Today one of England’s most remarkable churches celebrates its 200th year. St George’s church, Everton, is the famous ‘Iron Church’ of Liverpool, the world’s first to be built around a frame of cast iron, and a special service will commemorate two centuries since, on 26th October 1814, the Bishop of Chester originally consecrated the building.
A few weeks ago we visited St George’s on a bit of a family history pilgrimage. My wife’s grandparents had been married there in 1938 and we really felt an urge to see the famous interior.
We were shown around by Mr Till, a very well-informed member of the St George’s congregation, and his young nephew. And what a place it is! The airy interior is more railway station than gothic church, with a mass of iron columns slender enough to allow the whole place to be bathed in light. The setting of St George’s gives a hand in this regard, for the church perches on Everton Brow, looking down on the city centre and across to the great estuary of the Mersey, the Welsh hills, and the open sea. It is a place of light and space and a sense of the raw elements.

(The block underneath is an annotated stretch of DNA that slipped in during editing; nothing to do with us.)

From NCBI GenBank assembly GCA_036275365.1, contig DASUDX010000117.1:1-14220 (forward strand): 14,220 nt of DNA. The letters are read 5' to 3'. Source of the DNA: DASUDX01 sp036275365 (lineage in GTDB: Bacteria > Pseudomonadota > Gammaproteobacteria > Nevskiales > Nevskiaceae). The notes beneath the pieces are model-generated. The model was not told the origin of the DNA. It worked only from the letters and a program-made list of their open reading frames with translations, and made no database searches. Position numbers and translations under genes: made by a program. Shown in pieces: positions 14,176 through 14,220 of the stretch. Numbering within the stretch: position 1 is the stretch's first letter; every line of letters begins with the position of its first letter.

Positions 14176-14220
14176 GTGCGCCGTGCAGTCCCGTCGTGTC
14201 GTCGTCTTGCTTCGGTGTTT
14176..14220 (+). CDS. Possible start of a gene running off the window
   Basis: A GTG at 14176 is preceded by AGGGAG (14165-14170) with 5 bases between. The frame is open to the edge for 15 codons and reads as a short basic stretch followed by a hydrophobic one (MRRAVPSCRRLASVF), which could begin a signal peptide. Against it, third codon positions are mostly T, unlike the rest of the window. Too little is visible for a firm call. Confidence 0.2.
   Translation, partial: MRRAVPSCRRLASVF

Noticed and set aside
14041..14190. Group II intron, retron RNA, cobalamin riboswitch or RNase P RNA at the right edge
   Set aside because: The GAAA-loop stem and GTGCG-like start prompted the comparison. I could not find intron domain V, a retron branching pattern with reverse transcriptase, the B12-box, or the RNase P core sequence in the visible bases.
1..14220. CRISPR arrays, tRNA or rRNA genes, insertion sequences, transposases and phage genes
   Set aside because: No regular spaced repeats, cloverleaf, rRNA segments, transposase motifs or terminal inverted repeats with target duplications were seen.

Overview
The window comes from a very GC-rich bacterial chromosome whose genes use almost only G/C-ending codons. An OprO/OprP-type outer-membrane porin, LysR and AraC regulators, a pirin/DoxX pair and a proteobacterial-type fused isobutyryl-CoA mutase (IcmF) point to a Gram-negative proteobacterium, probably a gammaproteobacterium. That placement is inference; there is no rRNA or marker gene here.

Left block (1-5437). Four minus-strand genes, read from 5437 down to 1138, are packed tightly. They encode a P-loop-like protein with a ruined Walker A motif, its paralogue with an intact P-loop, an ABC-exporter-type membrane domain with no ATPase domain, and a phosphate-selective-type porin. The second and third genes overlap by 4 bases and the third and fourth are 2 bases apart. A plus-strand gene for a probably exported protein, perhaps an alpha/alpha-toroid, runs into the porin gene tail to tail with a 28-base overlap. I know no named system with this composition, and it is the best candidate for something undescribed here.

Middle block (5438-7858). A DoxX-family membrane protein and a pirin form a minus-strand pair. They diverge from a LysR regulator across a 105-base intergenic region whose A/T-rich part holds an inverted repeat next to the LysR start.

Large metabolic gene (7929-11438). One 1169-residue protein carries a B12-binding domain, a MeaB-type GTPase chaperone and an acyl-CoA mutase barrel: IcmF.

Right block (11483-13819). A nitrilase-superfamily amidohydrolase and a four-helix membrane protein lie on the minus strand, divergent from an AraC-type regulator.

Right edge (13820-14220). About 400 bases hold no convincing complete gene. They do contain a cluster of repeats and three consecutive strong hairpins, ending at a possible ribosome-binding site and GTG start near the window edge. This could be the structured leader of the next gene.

Of course, Everton is an area which has more than its fair share of problems, and getting the money together to keep up with the repair bill on such a building is a big challenge. Even with its Grade I listing and input from English Heritage, the problems are obvious.
Yet with the love of its congregation, St George’s has kept going. One can only hope that, 200 years hence, another celebration will be in order. In the meantime, everyone who has an interest in historic churches or our wider architectural heritage should put this place high on their ‘to see’ list. Happy birthday, St George’s.
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